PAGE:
Miike introduces an element that goes beyond a basic anti-critic attitude that you may hear throughout indie rock, punk rock and rap, as well from filmmakers such as von Trier (recollecting his Melancholia Cannes press incident). Miike is someone who actually takes an apparent stance as anti-artistic when approaching all aspects of filmmaking, including the critical community. This is industrial nihilism. Where the entirety of filmmaking, from concept, to production, to distribution and all those people and companies who aid the process, is equivalent to working the 9-to-5 grind. This attitude is very hard to interpret because many people have this attitude when approaching filmmaking, and mostly from those who make lazy films.

Lazy films are movies made only to cash in; and in the most honest of perspectives, lazy films are the hallmark of truly bad artists. It is quite true that art is in the eye of the beholder; art is so subjective that opinions fly all over the spectrum. There are plenty of films, paintings, novels that people love and consider completely genuine and strong art that others’ personal tastes may differ. On the other hand, lazy artists are truly those who are involved in art because the have no other place to belong. And this is not to say that they are antisocial people, or renegades and mavericks that we cannot classify them as one thing or the other; they have not been able to identify themselves. This is not Miike’s stance, though he has said that he originally had not sought a career in filmmaking, wanting to race motorbikes.

The difference between lazy filmmakers who really are either lapsed artists or those without much other place to go, and Miike is that Miike possesses the drive, talent and intelligence to be on the equivalent of great Japanese cinematic masters such as Yasujirō Ozu and Tetsuya Nakashima. However, his personal ideas on cinema express the very central idea of artistic anarchy in film, that there are no rules or rulers. Though personal prejudices consider filmmaking one of the most elaborate and collaborative artistic experiences anyone can be part (whether a maker or a spectator), Miike embraces artistic anarchy to the absolute extreme.

To explain, the movements discussed already were fundamentally exploring moral nihilism on screen, whereas Miike crosses the threshold and embraces a form of existential nihilism in cinema, turning the perspective on the actual act of making films. It is true that filmmakers from John Ford to Michael Bay detest analysis, and seek to make entertainment-driven works more than message or meaning-driven stories. This is absolutely fine, as film is a highly subjective art. This attitude made it possible for the diminishment of prejudices Miike had for directing, so the range of his work ranges from V-Cinema action and horror films to big-budget mainstream successes such as the horror film One Missed Call and the children’s fantasy film The Great Yokai War. This is complete de-restriction of the mind when approaching filmmaking. Where Dogme 95 attempted extreme control over the production aspects and Transgressive Cinema was all about chaotic expression in final product and production, they were never able to fully embrace anarchic artistry personally.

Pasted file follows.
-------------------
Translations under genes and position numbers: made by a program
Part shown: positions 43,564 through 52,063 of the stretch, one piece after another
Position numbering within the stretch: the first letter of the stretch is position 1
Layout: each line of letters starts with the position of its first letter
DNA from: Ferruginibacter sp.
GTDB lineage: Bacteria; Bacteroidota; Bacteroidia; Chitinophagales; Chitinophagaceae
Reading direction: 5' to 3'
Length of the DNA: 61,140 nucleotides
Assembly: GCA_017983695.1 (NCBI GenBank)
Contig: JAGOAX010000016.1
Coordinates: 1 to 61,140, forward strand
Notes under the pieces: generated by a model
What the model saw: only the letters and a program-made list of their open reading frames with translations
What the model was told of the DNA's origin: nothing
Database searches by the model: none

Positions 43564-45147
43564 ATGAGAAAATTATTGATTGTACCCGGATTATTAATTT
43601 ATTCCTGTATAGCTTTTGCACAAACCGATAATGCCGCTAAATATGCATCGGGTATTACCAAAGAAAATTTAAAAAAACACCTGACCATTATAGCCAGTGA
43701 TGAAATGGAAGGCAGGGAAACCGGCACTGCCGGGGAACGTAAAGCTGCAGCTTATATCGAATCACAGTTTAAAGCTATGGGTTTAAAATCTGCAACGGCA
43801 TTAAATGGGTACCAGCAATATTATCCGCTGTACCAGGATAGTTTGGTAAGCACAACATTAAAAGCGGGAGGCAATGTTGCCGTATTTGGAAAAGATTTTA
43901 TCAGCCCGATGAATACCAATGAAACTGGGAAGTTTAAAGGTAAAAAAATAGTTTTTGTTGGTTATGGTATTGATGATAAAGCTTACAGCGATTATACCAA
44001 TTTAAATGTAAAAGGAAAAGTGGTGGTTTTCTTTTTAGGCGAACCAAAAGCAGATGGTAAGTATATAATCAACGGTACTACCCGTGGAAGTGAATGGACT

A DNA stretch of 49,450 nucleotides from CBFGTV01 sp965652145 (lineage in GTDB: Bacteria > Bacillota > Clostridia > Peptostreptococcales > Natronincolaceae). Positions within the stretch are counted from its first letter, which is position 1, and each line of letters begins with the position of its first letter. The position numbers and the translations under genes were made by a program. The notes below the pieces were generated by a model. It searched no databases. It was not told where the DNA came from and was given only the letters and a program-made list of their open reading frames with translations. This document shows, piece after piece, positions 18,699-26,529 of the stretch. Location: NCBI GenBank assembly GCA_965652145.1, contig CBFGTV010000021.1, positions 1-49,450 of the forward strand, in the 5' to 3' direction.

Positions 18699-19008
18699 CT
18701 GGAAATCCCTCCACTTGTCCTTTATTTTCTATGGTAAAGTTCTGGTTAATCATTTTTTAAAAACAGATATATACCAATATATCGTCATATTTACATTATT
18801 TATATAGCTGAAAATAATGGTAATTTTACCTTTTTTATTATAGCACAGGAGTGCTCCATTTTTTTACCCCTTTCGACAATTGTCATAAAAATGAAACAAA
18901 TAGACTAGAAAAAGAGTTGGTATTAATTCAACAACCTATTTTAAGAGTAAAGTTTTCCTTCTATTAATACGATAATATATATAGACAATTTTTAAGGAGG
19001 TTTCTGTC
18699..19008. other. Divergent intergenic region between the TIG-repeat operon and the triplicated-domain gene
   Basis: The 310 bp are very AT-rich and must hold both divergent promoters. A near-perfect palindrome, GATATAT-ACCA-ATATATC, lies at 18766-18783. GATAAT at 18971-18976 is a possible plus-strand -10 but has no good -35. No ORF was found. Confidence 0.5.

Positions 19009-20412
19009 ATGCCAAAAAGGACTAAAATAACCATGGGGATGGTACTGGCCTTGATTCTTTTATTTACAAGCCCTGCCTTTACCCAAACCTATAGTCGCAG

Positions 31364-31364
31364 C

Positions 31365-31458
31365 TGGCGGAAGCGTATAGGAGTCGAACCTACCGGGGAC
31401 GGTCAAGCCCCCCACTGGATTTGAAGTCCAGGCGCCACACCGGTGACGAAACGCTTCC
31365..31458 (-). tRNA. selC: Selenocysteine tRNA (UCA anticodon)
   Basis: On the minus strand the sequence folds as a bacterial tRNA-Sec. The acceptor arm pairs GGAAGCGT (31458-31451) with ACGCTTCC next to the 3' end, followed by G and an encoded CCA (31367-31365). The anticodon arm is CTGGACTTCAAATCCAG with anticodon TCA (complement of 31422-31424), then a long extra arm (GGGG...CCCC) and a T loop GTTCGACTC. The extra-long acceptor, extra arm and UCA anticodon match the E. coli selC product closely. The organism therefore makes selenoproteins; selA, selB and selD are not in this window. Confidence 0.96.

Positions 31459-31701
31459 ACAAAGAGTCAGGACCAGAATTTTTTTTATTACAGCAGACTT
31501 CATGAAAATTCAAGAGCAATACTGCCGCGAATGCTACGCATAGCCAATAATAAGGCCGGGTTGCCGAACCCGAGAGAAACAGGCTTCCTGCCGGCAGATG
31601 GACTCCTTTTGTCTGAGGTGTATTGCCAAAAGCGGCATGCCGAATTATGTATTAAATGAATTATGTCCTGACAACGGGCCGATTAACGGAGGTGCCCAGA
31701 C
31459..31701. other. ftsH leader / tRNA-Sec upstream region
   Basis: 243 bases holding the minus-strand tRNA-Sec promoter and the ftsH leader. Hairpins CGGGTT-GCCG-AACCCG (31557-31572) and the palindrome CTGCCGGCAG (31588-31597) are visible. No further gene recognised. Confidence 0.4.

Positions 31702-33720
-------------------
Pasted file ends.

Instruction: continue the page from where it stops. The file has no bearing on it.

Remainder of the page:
Now, has Miike done this? Yes and no. As stated, he has taken a stance towards filmmaking with the skills and clout to back it up, however, he is not able to take the same aspects the he has embraced personally and apply them to screen. None of the work Miike has done could really be called expressively or artistically nihilistic (thus part-anarchic in nature), especially compared to Dogme films such as Harmony Korine’s Julien Donkey-Boy or Richard Kern’s transgressive feature Fingered. This then demonstrated a very crucial point to understanding in expressing anarchy rather than simply not caring what is put on film and in what way, because lazy filmmakers are not necessarily anarchic filmmakers.

Transgressive Cinema, Dogme 95, Takashi Miike and V-Cinema all are elements that construct the overall concept of Anarchic Cinema, however there is one final primary influence that comes from the world of literature, that without there could not exist an idea of artistic anarchy in modern cinema: William S. Burroughs and the Beat Poets.

Written by Matthew Roe. Published: March 9, 2017